Richard Linklater’s ‘Last Flag Flying’ Is a Colossal Bore

Laurence Fishburne, Bryan Cranston and Steve Carell in Last Flag Flying. Amazon

Last Flag Flying is another colossal bore from overrated Texas writer-director Richard Linklater, who specializes in lazy, loping, make-it-up-as-you-go-along endurance tests to see how long an audience can stay awake. (Am I the only one who snored his way through the interminable Boyhood?) His movies are talkathons that drag on through pointless philosophical discussion, often initiated by teenagers. They are always too long, and they usually star Ethan Hawke. The best thing about Last Flag Flying is that Ethan Hawke is not in it. Otherwise, it’s business as usual, and the business is excruciating to get through.

(2/4 stars)
Directed by: Richard Linklater
Written by: Richard Linklater and Darryl Ponicsan
Starring: Steve Carell, Bryan Cranston and Laurence Fishburn
Running time: 124 mins.

Steve Carell plays a disgraced Vietnam veteran living in New Hampshire with a dishonorable discharge who, with two best Marine buddies, served two years in a Navy prison for stealing their unit’s morphine supply to get stoned before it could be used medically for a dying comrade. Now, ironically, he’s called “Doc” because he practices medicine himself. His life crashes when he’s notified that his son has been killed in Iraq, so he packs his bags and heads for Washington D.C. for the boy’s military funeral at Arlington Cemetery.

Making stops along the way, he visits with the two comrades he hasn’t seen for 30 years, talking them into accompanying him on the journey for moral support. Sal (Bryan Cranston) runs a derelict bar in Norfolk, Virginia, and sanctimonious reformed hell-raiser Richard (Laurence Fishburne) is now a Baptist minister in Pennsylvania. Neither of them have any desire to pull the scabs off old wounds, but for reasons known only to Linkater and his co-writer Darryl Ponicsan, they agree to tag along with their old pal.

Scores of arguments, moral debates and superfluous scenes about eating, drinking and sleeping in motels pile on the running time before the estranged combat buddies get to the point of claiming the dead body bag of the alleged military hero who was killed in the line of duty and deserving of a military burial. But along with the kid’s flag-draped coffin, they also discover the news that instead of a heroic death in the line of action, Doc’s son was shot in the back of the head in a store in Baghdad. Outraged, Doc defies the U.S. government’s plans to bury the boy with phony, undeserved honors and takes the corpse back to Portsmouth in a rented U-Haul.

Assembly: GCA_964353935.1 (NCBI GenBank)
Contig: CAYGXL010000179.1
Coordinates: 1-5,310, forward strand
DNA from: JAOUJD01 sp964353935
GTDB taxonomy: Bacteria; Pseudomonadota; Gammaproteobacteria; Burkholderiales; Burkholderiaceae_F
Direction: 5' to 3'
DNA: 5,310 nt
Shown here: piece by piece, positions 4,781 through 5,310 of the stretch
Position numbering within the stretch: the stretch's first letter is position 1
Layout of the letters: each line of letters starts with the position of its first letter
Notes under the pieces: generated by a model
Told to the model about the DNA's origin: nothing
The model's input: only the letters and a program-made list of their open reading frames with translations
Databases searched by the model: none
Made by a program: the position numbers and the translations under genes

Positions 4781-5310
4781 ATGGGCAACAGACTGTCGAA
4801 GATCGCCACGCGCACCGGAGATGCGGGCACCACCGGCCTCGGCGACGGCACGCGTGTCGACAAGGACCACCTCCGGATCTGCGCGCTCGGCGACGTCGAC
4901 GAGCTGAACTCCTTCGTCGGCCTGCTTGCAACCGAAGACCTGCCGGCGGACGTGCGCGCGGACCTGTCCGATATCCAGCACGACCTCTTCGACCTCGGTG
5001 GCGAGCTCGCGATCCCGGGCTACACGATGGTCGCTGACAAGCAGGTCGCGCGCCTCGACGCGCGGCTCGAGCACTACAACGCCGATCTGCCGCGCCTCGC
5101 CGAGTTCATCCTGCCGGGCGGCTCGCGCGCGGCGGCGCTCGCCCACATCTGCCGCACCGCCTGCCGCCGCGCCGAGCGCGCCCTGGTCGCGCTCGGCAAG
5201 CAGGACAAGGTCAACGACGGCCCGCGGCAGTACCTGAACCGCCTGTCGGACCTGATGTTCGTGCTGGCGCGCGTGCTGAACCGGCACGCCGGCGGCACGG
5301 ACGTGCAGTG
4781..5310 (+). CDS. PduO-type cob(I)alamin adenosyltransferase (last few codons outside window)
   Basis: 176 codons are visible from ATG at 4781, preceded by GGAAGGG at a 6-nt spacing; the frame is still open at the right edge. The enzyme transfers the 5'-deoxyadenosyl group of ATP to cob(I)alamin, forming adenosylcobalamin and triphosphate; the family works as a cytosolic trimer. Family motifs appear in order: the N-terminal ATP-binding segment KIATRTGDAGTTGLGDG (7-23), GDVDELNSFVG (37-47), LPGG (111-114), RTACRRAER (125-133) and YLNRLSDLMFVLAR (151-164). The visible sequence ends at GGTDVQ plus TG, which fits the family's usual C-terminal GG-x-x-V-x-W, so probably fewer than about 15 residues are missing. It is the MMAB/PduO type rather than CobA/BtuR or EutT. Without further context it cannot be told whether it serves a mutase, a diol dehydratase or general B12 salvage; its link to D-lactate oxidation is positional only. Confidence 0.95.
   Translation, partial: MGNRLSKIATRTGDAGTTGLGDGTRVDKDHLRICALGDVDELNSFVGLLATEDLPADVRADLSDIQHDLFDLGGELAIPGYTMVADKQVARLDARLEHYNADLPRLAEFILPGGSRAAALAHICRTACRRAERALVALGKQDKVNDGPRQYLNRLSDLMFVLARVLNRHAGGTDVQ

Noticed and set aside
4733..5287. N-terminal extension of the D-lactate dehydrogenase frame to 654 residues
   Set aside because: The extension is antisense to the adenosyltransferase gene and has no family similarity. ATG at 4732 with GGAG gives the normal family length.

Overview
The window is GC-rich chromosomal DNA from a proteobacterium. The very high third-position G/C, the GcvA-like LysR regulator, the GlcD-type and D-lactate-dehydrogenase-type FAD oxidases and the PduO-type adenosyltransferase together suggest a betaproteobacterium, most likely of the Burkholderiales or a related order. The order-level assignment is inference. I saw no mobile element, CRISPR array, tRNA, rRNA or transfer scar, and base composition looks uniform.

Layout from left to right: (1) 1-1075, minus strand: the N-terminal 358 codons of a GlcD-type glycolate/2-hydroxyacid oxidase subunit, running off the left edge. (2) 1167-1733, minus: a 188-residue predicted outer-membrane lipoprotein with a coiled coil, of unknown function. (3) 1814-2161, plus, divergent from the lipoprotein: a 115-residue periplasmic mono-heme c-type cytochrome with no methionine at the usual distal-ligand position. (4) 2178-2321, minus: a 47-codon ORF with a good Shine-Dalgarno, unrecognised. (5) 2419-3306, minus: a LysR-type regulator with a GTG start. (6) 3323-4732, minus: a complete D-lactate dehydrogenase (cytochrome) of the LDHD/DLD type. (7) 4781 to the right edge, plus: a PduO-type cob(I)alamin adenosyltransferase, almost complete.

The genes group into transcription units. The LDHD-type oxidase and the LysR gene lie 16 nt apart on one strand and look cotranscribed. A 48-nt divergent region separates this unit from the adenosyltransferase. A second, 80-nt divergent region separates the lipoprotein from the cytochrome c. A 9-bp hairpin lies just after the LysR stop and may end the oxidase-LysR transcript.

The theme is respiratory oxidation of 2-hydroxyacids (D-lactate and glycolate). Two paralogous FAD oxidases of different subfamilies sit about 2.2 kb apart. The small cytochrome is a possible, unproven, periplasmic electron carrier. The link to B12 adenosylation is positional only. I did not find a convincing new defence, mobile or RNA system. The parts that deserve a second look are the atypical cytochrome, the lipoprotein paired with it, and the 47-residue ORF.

The movie turns into a road movie with a confusing mass of changing locations, a lot of leaden jokes are thrown into the Cuisinart to soften the lugubrious somber tone in general, and all three actors pull out the stops, with Laurence Fishburne emoting to the mezzanine when there isn’t one.

The three last-minute happy endings are pulp fiction at its worst. The minister learns to be a better preacher of the gospel than he was before. The boisterous Sal sheds a tear from scruffy old eyes that have seen too any years of sleepless nights and early morning hangovers, and reveals that he’s lonely enough to offer Doc a partnership and a role as roommate until they grow too old to find anyone else to take up the empty slack. Bryan Cranston is always compelling, but Last Flag Flying is an uphill slog in slow motion. Richard Linklater’s ‘Last Flag Flying’ Is a Colossal Bore